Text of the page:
I just finished reading Andy Crouch’s book Playing God, and I have to say it may be my favorite read this year so far.  Crouch says all of us-not just the obviously “powerful”-have real power and the responsibility to use it well. Power is both an idol to be rejected and a gift to be redeemed. Usually, we think of power as a bad thing; we nod our heads in agreement when we hear someone say, “Power corrupts and absolute power corrupts absolutely.” Certainly, power can be corrupt when idolatry and injustice are involved. However, Andy Crouch shows how redeemed power is a gift meant for human flourishing. He says that the nature and essence of power can only be discerned by its effect, like the wind. The true quality test of power is found in this question: Are the people around us truly flourishing? What sort of wake are you and I leaving in our relationships? Human flourishing never happens by accident; it always requires intentionality.

May you wield your God-given and redeemed power for the flourishing of those around you.

Prioritizing My Marriage

Over the years, lots of people have asked Tim and I about working together, pastoring together, being landlords together…we have a lot of together going on! I’m a little sensitive when this topic comes up because it touches on all sorts of insecurities for me. First off, we were told in our early years of marriage that spouses could not pastor together because that was nepotism and it would never work. I’m sensitive also because I know that a lot of couples should not and could not work together, and so I never want to send the impression that this model is for everyone. Third, I am sensitive because although we work together in a lot of domains right now, it might not always be what we want to do, and so I want to protect the choice for either or both of us to bow out or change vocational focus someday.  But for now, Tim and I work together and we really like working together. I get to see a side of Tim in our small business that I never knew he had until we started that venture – who knew that Tim could paint?!? We have both changed so much in the 5 years we have co-pastored and it is thrilling to be growth partners with each other in ministry everyday.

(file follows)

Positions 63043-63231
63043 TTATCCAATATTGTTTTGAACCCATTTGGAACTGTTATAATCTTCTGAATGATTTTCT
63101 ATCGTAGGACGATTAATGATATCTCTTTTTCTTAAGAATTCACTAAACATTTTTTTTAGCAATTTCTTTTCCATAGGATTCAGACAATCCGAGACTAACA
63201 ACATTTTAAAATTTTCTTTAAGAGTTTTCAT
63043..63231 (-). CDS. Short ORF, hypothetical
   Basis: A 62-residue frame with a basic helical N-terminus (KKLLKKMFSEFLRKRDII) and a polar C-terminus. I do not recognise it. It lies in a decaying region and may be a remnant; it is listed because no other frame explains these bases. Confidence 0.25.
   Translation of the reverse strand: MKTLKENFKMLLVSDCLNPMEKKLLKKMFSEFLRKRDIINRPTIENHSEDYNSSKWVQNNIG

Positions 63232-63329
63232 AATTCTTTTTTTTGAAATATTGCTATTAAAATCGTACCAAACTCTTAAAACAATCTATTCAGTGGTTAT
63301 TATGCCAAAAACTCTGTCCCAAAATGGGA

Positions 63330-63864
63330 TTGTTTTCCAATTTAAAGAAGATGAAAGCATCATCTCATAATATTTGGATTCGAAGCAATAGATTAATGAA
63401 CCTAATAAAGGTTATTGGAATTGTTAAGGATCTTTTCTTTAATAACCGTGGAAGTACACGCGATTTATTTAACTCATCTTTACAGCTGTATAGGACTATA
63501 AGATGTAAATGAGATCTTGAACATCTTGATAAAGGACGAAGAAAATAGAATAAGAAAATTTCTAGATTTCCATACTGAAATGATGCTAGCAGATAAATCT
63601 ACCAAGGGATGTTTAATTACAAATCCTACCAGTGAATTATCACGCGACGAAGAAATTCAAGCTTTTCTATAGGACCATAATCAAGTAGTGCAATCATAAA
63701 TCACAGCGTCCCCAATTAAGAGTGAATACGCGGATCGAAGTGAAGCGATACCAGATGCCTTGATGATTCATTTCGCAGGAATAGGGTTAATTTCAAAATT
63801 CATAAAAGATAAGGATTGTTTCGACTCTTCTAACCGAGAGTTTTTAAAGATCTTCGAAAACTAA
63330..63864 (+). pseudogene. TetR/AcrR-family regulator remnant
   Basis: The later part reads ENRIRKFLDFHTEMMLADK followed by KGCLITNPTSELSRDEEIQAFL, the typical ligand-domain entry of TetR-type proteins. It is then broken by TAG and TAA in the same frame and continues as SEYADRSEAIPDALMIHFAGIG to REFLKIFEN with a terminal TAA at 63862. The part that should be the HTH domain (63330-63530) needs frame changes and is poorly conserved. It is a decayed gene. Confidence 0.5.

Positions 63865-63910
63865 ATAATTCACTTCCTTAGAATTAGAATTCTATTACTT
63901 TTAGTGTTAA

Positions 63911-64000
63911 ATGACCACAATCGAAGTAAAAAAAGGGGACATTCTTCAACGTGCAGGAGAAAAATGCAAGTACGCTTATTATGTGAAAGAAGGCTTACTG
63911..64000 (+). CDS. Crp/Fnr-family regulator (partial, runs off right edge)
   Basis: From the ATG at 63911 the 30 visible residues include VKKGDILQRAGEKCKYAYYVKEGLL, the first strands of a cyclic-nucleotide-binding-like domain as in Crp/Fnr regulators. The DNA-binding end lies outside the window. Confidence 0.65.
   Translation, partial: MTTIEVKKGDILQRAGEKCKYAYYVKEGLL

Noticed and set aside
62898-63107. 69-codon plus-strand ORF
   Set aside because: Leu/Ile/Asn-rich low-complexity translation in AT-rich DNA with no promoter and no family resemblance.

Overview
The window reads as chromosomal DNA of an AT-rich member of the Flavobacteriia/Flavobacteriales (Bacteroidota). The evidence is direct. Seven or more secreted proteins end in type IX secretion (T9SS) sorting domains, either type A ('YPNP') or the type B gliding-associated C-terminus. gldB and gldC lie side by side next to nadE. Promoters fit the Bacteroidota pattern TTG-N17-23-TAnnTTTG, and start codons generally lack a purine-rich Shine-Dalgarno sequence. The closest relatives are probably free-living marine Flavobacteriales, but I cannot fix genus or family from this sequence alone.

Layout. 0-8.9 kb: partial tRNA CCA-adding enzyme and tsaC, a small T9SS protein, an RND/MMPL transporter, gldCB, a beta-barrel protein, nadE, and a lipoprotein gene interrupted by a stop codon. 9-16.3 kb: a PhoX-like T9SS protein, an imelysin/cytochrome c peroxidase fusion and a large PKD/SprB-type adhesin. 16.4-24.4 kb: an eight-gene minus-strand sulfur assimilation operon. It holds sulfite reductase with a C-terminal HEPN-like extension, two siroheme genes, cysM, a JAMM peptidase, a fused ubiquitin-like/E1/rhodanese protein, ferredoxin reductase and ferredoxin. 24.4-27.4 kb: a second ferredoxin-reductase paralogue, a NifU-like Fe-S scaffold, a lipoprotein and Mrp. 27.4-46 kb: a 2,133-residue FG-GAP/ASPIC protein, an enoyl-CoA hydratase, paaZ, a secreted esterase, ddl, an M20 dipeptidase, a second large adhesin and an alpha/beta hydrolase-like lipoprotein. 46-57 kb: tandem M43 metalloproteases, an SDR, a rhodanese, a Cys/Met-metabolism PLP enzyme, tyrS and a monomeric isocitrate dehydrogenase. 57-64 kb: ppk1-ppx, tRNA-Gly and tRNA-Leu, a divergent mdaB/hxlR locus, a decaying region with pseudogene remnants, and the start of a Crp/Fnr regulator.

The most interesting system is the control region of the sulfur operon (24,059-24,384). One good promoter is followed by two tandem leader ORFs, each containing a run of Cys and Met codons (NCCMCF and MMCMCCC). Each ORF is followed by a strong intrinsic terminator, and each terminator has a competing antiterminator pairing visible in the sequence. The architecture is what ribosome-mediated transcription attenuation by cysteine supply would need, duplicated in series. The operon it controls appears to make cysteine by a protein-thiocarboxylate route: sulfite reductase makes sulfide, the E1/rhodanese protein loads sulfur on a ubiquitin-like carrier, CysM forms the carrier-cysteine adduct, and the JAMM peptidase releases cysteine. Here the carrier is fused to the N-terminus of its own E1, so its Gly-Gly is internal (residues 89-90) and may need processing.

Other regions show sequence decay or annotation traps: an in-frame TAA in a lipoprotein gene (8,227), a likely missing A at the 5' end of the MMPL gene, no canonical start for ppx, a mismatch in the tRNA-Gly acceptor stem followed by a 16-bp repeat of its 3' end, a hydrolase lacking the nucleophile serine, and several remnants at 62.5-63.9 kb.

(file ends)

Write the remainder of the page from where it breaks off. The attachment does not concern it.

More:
But co-leading and co-pastoring is not what makes us married. Marriage is so much more than running a business together or running a household together. Marriage is about writing a love story together.  It is about walking hand in hand down the street for breakfast on a Monday morning (a pastors Saturday!).  It is about surrendering my self-imposed need to cook everyday and ordering carry out to eat on the front porch instead sometimes. It is about choosing to talk to each other and finding the space to really listen. It is about realizing that getting the dishwasher loaded can always happen later, but some sort of daily investment in each other needs to happen every day. It is about giving up the urgent in favor of the important. Marriage is about making time for each other every day – small little investments that add up over a lifetime. It is not about just talking business (although we do plenty of that!).  It is about talking and listening from your heart – hearing about the small details, the hopes, the fears, the dreams and the mundane. Tim and I have a lot of time together, but we have to fight for the time that really builds the sort of marriage we want to have. I think that is true for every couple, whether you work together or not. It is easy for us to just slip into all business – Who is speaking? Who is watching Russell? When are we having those people over? Can I book that private event at the studio next month? Can I buy a new truck? (No!  The answer to that last question is no.) There is a never-ending list of schedule-coordination, to-do-lists, and logistics to discuss.

Prioritizing is never easy. It means saying no to the good stuff in order to build the great stuff. Important relationships are worth prioritizing but it will mean the laundry sometimes goes undone. It will mean eating leftovers so we don’t give each other the leftovers of our attention and energy for another day.